Earlier this month another potential Oscar contender opened at the Arclight, the critically acclaimed 12 Years a Slave. It’s not an easy film to watch, with all the cruelty of American slavery brutally portrayed on screen.
Based on the autobiography written by Solomon Northup in 1853 of the same title, 12 Years a Slave recounts the true story of a free man born in New York State but kidnapped and sold into slavery. For the next 12 years Northup was forced to work on plantations in Louisiana before eventually regaining his freedom.
Starring Chiwetel Ejiofor as Solomon Northup, the film is packed with names including Oscar nominee Quvenzhane Wallis, who wowed in Beasts of the Southern Wild, Paul Giamatti, Benedict Cumberbatch, Michael Fassbender, Alfre Woodard and Brad Pitt. The outstanding acting and brutal imagery captured by director Steve McQueen serve to make 12 Years a Slave one of the best ever depictions of slavery on the big screen.
By showing Northup’s comparatively idyllic home life as a violinist before being sold into slavery by kidnappers, the film elegantly juxtaposes the difference between North and South. Frequently in films, the brutal reality of America’s slave era takes a backseat to the main thrust of the story but 12 Years a Slave brings it to the forefront, showcasing the harsh life up close and personal.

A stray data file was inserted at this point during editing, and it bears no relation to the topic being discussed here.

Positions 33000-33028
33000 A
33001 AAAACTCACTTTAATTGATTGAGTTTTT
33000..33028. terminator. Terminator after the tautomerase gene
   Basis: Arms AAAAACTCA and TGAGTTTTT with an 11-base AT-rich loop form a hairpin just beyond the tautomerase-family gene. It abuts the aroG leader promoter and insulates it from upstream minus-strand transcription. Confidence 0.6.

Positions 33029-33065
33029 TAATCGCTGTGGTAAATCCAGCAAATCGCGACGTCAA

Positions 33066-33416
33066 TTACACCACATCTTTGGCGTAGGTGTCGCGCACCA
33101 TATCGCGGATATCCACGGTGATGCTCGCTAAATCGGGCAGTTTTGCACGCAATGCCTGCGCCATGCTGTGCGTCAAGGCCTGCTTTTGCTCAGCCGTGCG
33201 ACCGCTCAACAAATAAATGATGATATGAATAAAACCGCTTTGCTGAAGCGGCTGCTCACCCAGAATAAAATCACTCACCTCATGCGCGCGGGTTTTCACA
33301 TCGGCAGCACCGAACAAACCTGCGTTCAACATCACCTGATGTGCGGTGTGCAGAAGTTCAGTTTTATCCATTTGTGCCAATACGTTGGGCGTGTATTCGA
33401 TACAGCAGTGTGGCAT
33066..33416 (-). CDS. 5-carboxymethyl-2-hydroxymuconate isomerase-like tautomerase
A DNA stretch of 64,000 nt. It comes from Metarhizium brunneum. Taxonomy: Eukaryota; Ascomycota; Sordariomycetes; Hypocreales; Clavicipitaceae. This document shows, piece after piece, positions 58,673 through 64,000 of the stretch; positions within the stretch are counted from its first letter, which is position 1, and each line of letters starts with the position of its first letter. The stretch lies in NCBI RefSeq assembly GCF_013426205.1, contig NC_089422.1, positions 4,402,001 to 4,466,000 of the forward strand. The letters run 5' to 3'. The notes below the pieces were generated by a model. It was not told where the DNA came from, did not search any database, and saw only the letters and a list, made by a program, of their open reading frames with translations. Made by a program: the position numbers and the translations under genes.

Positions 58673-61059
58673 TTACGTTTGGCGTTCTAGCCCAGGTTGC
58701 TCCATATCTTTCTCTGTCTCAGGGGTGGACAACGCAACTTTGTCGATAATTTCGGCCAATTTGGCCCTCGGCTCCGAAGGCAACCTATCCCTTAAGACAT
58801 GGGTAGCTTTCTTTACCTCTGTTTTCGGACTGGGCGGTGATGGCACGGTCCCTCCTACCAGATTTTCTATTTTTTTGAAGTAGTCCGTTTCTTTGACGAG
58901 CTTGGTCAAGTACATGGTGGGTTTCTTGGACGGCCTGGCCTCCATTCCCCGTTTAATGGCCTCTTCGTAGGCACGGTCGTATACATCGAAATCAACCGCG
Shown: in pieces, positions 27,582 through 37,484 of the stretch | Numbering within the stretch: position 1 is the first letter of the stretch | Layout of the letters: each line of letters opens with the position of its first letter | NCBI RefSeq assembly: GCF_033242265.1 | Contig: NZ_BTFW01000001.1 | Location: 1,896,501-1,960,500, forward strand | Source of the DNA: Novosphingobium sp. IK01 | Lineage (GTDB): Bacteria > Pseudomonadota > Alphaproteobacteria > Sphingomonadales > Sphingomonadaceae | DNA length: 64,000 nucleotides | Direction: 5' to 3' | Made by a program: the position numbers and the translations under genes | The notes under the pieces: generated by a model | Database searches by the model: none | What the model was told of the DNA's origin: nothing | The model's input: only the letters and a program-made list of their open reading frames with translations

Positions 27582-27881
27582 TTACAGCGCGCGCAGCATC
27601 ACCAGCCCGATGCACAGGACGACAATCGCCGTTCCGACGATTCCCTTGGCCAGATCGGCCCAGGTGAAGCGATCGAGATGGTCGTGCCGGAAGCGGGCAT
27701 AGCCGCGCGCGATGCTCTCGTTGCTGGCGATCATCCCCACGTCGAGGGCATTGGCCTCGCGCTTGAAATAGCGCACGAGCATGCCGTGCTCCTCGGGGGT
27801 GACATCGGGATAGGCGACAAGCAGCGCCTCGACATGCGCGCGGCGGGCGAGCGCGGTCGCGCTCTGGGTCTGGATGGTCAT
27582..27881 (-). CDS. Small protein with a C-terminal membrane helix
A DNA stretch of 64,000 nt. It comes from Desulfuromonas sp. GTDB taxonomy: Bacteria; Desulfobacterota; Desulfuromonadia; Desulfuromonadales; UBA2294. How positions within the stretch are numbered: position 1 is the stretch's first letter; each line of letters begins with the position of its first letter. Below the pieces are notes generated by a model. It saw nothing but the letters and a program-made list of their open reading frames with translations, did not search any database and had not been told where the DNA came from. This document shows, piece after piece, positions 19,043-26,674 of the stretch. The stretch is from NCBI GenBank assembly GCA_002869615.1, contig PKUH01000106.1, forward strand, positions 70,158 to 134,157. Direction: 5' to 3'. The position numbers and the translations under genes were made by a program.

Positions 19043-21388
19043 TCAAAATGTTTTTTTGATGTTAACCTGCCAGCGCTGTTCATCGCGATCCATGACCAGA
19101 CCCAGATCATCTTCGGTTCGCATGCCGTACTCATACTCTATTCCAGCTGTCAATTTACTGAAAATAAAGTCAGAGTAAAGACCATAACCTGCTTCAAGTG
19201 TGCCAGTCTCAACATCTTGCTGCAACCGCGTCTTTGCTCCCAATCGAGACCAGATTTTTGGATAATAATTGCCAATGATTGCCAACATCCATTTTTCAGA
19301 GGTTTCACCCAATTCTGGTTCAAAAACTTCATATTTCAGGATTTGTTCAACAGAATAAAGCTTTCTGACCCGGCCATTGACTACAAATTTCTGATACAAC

Northup’s ordeal begins when two men hire him for a violin gig and then get him drunk. When he wakes up, he is in a dank hole. His ordeal only gets worse from there as he is trapped in his mind with the outrage of a free man, but is forced to hide his feelings with those that believe him to be no more than an animal.
The film follows Northup’s adventure, through highs and lows, all carefully directed by Steve McQueen, who also directed Shame and Hunger.